Naming a business is a critical component of branding strategy for a person or entity involved in a California business. When the name of the business does not include the owner’s last name, a person or entity has to file a fictitious business name (FBN) statement with the office of the Registrar-Recorder or County Clerk in the specific county location for the business. This process is also known as registering a “Doing Business As” (DBA) or “Trade Name,” and a business without a location in California will have to register with the Clerk of Sacramento County.
The DBA requirement can be confusing for many people, but you do not have to handle everything on your own. Contact an LA business formation attorney with Structure Law Group, LLP for help with all your DBA needs.
When DBAs Apply
You will have to register an FBN or DBA with the office of the Registrar-Recorder or County Clerk in the county where your business operates if your business is any of the following:
- A sole proprietorship with a business name different from the owner’s name;
- A partnership with a business name other than the partners’ surnames; or
- An LLC, corporation, limited partnership, or other business entity doing business under a name other than the official business name.
Registering a DBA will legally connect you to your chosen Trade Name and becomes a matter of public record because California state law will require you to advertise your name in a local newspaper. You should advertise within the first 30 days of registering the DBA.
The first thing to do in setting up your DBA is to make sure it is available. Search existing California business entity names by performing a business name search through the California Secretary of State’s website or searching FBN filings on individual county websites.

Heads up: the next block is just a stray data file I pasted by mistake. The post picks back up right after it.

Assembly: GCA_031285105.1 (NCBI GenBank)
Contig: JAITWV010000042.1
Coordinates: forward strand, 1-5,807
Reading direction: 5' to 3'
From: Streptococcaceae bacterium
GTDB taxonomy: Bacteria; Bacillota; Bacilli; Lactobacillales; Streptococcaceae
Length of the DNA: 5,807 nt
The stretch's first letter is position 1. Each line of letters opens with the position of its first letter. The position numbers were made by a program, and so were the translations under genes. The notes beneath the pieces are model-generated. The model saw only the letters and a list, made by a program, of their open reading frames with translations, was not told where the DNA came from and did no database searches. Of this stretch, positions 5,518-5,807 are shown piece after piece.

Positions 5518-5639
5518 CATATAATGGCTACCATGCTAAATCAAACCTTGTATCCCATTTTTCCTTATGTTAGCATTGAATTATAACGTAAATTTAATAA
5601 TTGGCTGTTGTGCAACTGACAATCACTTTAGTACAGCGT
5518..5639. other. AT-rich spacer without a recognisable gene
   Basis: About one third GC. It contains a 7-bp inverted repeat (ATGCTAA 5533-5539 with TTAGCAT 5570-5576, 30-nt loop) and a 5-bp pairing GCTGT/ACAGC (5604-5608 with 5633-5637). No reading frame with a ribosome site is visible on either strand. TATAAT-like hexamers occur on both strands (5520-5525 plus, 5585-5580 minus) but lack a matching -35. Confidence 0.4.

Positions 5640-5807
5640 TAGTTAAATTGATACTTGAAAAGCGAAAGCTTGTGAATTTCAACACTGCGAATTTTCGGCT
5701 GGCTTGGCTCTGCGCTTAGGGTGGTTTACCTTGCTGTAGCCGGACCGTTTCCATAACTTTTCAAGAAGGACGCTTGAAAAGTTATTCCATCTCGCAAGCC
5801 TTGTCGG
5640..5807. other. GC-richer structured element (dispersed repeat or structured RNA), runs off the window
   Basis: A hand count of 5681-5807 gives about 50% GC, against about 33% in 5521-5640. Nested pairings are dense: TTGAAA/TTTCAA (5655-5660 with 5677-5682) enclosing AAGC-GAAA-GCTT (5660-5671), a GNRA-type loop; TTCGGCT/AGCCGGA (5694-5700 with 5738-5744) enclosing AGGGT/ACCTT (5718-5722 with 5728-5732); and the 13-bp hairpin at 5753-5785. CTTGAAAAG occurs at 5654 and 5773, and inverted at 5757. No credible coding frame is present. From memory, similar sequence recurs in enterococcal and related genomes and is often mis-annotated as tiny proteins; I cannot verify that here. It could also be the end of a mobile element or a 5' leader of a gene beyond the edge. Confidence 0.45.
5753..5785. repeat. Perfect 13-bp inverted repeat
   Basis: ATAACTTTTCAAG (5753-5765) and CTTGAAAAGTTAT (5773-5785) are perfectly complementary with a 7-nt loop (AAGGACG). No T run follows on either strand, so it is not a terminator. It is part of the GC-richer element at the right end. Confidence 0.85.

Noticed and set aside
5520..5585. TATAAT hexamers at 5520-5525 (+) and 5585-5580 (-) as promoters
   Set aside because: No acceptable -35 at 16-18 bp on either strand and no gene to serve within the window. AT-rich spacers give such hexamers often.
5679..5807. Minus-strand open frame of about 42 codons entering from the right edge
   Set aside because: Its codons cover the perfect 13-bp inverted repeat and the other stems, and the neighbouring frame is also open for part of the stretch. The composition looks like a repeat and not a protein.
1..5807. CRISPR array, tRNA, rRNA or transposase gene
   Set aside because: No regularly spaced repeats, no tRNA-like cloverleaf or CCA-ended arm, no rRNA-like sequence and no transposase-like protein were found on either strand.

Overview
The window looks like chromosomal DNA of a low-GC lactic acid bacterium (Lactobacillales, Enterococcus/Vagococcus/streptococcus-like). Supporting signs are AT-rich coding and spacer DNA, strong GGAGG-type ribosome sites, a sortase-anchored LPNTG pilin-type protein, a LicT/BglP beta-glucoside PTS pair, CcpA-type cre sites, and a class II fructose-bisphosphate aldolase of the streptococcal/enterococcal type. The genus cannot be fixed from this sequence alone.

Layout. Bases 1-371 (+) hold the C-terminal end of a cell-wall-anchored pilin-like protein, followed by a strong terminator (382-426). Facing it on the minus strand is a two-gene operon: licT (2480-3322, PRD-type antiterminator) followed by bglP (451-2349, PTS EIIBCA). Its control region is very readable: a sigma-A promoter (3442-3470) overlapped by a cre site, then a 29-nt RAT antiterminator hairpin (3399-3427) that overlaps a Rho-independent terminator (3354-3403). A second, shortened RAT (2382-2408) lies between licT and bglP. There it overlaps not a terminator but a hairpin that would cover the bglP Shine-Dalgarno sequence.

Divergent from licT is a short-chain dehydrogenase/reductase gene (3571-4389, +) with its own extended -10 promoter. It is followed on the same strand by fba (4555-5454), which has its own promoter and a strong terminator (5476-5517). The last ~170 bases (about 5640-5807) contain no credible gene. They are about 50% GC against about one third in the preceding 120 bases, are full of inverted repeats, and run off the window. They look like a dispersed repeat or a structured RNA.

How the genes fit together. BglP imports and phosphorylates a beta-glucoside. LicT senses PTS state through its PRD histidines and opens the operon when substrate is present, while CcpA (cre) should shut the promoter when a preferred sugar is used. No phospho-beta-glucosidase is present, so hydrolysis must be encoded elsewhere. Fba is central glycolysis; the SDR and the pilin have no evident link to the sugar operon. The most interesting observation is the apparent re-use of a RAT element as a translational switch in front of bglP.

Costs of DBAs
You should contact your County Clerk to get the most recent information about filing fees before filing your DBA paperwork. The rates can vary depending on where you live, but Los Angeles County typically charges $5 to search the business name database and $26 to file an application, with another $26 every year thereafter to renew the DBA.
Some lines of business may require additional state licenses and permits to operate legally in the state of California that come with their own fees. The federal government also requires fees for certain businesses, and you can visit the U.S. Small Business Administration (SBA) website to learn more about what industries are regulated as well as current fees.
Setting Up the DBA in California
When you have a DBA name, your next step will be to register it. You begin with the county where you intend to do business and then either complete the entire process online or download the forms and mail them in.
If you have a third party handle the DBA registration on your behalf, you should notarize your documents. When your company is not in California, it will be a foreign entity, meaning you must register the DBA with the Clerk of Sacramento County.
Pricing varies by county, so check with the County Clerk’s office in your location to get access to specific forms and filing fees.
What Happens After You Get Your California DBA
California law will require you to advertise your DBA within 30 days of its registration. Advertising will afford you public proof of your right to do business under the new alias.
While the DBA will be yours once you file all the paperwork, completing the process will not make the name indefinite. California only allows you to claim fictitious names for a period of no more than five years, so you should set an automatic reminder to renew your DBA.
Call Us Today to Schedule a Consultation With an LA Business Formation Attorney
When you are forming an entity and trying to establish a legal and operative DBA, make sure you are working with an experienced entity formations law firm in LA. Structure Law Group, LLP is adept in formation strategy and has been handling these kinds of concerns for decades.
Our firm will know how to make the registration process as easy as possible for you and can help you avoid any complications. We can talk about your case further as soon as you call (408) 441-7500 in Silicon Valley or (310) 818-7500 in Los Angeles, or contact us online to arrange an initial consultation that will allow us to take an in-depth look at your case and provide full legal guidance.